In a Tuesday appearance on Dana Loesch’s radio show Mr. Cruz hinted towards the end of his campaign: “We are competing to the end as long as we have a viable path to victory. We are competing hard in this state and I am hopeful and optimistic. But at this point, it’s in the hands of voters,” Cruz said.
Cruz’s final weeks were blemished by a cacophony of uncomfortable moments: he picked Carly Fiorina, who formerly contended against him in the 2016 presidential campaign, as his running mate:
“One of the things I’ve heard you say on the campaign trail is that Ted Cruz is like any other politician,” NBC News’ Hallie Jackson asked during an interview, “Today you said he is who he says he is. So were you wrong?”
“Yeah, and that’s why I voted for him in the voting booth,” Fiorina replied.
Cruz created an alliance with Kasich which quickly fell through. He also awkwardly failed to notice Fiorina falling off a stage behind him, and later forced his supporters to endure watching an equally-klutzy hand raise which was memorialized throughout social media.
Mr. Cruz, however, survived over 12 other Republican rivals by lying low during the beginning of the race and instituting an outsider-in-Washington image.
But his strategy relied on the hope that Americans would realize, through his spurious blunders or patronizing remarks, that Donald Trump is unfit to be president.
They never came to this realization.
Cruz was idolized by the tea party and his hopes for victory balanced on whether or not he would win evangelicals and libertarians, but the votes of evangelicals split evenly in Indiana. Cruz also had the support of most late deciders, but that didn’t give him enough momentum to glide to victory.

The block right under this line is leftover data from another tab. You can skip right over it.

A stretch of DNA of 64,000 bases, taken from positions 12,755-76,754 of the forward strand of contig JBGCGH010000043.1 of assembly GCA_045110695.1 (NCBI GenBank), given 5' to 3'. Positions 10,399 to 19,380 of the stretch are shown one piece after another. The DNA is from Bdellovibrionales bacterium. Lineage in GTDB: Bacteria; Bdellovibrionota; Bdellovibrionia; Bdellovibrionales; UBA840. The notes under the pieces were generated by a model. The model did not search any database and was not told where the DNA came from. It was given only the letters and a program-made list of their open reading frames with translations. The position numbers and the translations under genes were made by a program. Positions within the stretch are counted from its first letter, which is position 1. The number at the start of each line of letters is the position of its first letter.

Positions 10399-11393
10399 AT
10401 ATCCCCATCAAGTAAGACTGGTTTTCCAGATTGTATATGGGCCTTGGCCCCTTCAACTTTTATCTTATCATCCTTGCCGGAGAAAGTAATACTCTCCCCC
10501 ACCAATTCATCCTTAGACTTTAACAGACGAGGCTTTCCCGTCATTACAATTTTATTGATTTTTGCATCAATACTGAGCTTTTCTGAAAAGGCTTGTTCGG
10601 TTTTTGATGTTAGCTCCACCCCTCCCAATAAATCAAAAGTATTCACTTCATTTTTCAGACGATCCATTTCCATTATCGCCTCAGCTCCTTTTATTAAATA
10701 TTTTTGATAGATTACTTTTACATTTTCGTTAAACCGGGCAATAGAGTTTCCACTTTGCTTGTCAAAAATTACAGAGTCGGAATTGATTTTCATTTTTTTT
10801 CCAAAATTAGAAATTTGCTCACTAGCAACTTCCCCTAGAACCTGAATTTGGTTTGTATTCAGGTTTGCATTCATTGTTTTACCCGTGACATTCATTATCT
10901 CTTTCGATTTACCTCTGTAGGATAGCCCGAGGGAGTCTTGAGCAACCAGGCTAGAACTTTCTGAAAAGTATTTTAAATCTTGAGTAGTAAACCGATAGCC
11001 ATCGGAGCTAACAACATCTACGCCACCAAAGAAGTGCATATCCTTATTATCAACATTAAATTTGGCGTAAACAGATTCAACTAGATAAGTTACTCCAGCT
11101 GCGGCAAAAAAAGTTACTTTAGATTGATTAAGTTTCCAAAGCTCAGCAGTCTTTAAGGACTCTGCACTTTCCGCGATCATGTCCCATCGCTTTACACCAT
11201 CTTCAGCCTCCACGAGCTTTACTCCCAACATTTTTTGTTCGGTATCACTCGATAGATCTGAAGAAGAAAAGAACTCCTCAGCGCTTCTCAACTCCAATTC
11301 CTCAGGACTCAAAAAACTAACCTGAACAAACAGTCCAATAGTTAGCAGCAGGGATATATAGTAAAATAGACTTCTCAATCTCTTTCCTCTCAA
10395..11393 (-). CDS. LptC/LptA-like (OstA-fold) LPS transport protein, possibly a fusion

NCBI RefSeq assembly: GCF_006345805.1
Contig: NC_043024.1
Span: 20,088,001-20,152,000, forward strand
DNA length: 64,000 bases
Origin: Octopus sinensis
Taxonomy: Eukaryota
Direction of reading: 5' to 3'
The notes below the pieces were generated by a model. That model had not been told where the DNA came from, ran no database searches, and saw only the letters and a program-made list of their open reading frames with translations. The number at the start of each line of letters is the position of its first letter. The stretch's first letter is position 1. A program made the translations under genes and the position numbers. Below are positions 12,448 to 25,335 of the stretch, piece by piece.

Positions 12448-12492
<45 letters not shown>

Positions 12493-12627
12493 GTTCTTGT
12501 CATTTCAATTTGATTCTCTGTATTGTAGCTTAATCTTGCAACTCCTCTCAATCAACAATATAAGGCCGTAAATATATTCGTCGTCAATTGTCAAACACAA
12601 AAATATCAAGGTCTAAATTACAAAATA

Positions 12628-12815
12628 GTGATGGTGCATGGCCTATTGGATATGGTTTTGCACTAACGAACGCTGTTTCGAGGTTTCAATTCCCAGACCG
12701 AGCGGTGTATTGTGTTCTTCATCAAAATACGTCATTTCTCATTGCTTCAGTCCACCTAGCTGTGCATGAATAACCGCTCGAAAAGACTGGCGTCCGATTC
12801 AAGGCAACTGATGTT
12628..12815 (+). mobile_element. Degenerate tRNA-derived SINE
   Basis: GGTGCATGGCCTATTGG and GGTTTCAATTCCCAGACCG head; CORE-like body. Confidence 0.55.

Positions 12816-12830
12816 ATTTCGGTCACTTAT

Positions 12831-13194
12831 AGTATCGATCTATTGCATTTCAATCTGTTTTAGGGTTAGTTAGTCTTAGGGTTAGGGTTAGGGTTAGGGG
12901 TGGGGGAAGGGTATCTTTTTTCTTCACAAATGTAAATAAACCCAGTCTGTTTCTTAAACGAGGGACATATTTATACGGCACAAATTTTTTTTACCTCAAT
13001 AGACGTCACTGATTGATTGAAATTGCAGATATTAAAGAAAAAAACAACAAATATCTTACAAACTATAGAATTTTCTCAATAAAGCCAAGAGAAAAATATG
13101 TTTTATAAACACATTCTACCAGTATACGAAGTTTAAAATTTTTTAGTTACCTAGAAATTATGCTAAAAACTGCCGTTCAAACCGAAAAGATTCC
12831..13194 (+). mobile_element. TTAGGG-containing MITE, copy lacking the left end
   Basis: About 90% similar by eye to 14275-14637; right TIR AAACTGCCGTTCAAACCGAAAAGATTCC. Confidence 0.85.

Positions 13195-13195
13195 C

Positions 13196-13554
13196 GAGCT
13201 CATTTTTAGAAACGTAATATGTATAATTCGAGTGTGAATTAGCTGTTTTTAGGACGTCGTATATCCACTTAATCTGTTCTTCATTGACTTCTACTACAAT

Students at Shenandoah University reacted to Cruz’s decision to end his race. Michelle Adams, a freshman, said: “I think that ultimately Cruz’s campaign was going to be unsuccessful, but I think it scares a lot of people because they can’t rally around Trump yet.”
“I’d be interested to see what Cruz does now – will he support his opponent that he bashed so much? We will just have to see what comes with the GOP now, and if they can get people to support Trump despite what they think they know about him,” Adams said.
Not even 24 hours after Cruz dropped out, John Kasich made a smart move as he ended his bid for presidency, leaving Trump as the only candidate remaining in the Republican field. The only state Kasich ever won was his own.
Kasich outlasted any other candidate besides Trump, but that was only a product of his stubborn refusal to accept defeat earlier along his shoddy campaign.
Kasich took a moderate approach to things, and while his rivals clarified their combative platforms, he radiated on the stage, reiterating the experience he had as the governor of Ohio and experience in Congress.
He cited national polls, contending he packed the heat to win in November, but in reality, he was never up to par with Cruz or Trump. His only hope to win would have been the contested convention in June.
The strength, drive and verve of the Trump campaign was too much for Mr. Cruz and John Kasich to handle, and the contest of the 2016 presidential election now boils down to the last two likely candidates: Hillary Clinton and Donald Trump.
Feature photo courtesy of inhomelandsecurity.com